High redshift radio galaxies (HzRGs) are the most dramatic examples of the formation of massive galaxies in the early Universe, as evidenced by their extreme (>1000Msun-yr) star formation rates. At the same time they coincide with a phase of rapid coeval black hole (BH) growth, as revealed by their powerful active galactic nuclei (AGN). This makes HzRGs unique laboratories in which to study the coevolution of massive galaxies and their central BHs. Our team has successfully carried out comprehensive imaging surveys of 62 powerful HzRGs at z > 1 using Spitzer and Herschel. These surveys have demonstrated that HzRGs have high stellar masses (>1e11Msun), and mid-IR AGN luminosities comparable to the most powerful QSOs known. Also, they have allowed us to separate the AGN and starburst contributions to the total IR luminosity. In parallel to this, we are undertaking a large CO(1-0) line survey towards a subset of 10 HzRGs using ATCA, which will provide us with excitation-unbiased mass estimates of the total molecular gas available for star formation. With this proposal we will constrain the bulk physical conditions of the star forming gas in HzRGs using the far-infrared OI fine-structure line at 63micron, which is one of the brightest diagnostic lines of the interstellar medium (ISM) in galaxies. The [OI] line, which can contain as much as >0.1% of the total IR luminosity of a galaxy, is one of the major coolants of the ISM, and is expected to be particular bright in the type of dense, hot, star forming gas expected to dominate the ISM in HzRGs. Utilizing our accurate IR luminosity estimates and molecular gas masses in combination with [OI] we will employ photo-dissociation models to constrain the gas density and the impinging FUV radiation field. We request a total of 13.1hrs of PACS spectroscopy (virgul2.2hrs per source, ensuring a S-N > 5) in order to detect the [OI] line towards six carefully chosen HzRG, represent...ative of the luminous 1 < z < 2.3 radio galaxy population.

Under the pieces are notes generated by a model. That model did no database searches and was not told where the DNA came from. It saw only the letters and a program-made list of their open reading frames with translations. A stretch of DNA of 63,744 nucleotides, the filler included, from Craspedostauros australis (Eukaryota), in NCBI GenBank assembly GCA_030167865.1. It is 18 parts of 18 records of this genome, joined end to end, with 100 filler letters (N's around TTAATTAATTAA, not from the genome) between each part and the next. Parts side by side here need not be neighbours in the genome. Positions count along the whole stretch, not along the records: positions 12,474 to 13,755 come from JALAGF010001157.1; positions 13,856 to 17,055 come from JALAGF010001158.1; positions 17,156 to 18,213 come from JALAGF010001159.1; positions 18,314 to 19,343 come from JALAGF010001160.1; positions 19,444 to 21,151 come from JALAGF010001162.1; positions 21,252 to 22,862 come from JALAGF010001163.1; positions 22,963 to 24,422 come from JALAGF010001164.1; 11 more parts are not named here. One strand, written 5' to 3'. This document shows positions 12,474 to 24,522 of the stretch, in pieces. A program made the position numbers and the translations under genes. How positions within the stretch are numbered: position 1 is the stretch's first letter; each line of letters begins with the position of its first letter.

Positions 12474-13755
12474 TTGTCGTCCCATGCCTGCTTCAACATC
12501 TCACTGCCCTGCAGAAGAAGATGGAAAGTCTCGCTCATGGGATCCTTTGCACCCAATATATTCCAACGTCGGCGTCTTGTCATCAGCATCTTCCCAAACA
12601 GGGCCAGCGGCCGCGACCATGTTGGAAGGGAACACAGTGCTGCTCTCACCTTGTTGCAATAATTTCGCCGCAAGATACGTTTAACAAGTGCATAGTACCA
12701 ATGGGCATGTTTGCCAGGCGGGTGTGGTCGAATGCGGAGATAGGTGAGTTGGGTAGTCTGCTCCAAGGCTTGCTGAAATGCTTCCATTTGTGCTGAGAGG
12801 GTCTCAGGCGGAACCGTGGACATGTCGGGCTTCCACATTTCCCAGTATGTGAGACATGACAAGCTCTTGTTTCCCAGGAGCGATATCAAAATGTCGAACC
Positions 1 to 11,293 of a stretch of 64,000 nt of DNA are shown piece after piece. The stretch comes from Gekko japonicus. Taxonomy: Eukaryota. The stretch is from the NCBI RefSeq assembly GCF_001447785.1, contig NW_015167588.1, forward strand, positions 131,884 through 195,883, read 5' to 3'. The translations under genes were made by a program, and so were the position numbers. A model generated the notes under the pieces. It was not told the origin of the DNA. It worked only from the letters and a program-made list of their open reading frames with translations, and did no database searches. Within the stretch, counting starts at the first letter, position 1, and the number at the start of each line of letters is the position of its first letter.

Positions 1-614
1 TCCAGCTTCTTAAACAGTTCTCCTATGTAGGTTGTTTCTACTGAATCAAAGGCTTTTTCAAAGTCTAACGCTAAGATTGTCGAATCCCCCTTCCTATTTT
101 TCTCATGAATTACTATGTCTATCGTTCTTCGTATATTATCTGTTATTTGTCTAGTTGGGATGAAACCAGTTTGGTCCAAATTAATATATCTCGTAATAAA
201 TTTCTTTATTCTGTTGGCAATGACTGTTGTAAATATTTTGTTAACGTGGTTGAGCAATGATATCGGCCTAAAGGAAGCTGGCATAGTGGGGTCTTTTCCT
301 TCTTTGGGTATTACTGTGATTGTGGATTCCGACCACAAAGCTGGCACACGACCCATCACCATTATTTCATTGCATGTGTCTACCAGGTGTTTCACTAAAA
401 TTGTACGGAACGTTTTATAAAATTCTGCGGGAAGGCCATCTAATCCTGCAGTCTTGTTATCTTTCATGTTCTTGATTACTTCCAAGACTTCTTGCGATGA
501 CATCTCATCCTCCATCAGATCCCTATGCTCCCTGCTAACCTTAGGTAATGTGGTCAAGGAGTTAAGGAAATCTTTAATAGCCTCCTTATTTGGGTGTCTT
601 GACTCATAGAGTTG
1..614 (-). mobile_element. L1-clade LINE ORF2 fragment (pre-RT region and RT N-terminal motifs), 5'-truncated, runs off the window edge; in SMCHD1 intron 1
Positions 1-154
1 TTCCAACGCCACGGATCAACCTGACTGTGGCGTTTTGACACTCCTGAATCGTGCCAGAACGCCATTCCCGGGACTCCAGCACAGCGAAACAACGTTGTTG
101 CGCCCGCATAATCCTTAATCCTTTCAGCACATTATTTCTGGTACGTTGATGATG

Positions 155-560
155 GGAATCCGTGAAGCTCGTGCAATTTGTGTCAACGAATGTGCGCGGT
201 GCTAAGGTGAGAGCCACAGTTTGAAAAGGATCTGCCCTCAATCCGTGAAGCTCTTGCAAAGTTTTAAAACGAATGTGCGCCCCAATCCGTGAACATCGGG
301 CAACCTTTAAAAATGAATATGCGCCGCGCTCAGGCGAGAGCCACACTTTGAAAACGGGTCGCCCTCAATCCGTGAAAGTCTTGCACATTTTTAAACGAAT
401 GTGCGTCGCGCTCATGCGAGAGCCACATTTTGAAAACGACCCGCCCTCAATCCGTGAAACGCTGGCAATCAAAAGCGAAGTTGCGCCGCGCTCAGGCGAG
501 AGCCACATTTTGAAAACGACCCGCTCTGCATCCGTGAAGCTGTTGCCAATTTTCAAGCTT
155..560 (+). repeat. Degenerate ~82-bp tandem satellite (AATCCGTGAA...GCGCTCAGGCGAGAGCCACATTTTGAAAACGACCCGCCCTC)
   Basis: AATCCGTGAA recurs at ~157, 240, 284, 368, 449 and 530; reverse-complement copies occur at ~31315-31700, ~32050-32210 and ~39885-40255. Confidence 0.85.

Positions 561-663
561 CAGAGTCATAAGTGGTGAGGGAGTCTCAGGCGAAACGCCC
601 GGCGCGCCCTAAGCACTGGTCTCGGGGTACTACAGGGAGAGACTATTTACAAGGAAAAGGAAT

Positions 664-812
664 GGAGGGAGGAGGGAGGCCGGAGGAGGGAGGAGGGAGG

Herschel was launched on 14 May 2009! It is the fourth 'cornerstone' mission in the ESA science programme. With a 3.5 m Cassegrain telescope it is the largest space telescope ever launched. It is performing photometry and spectroscopy in approximately the 55-671 µm range, bridging the gap between earlier infrared space missions and groundbased facilities.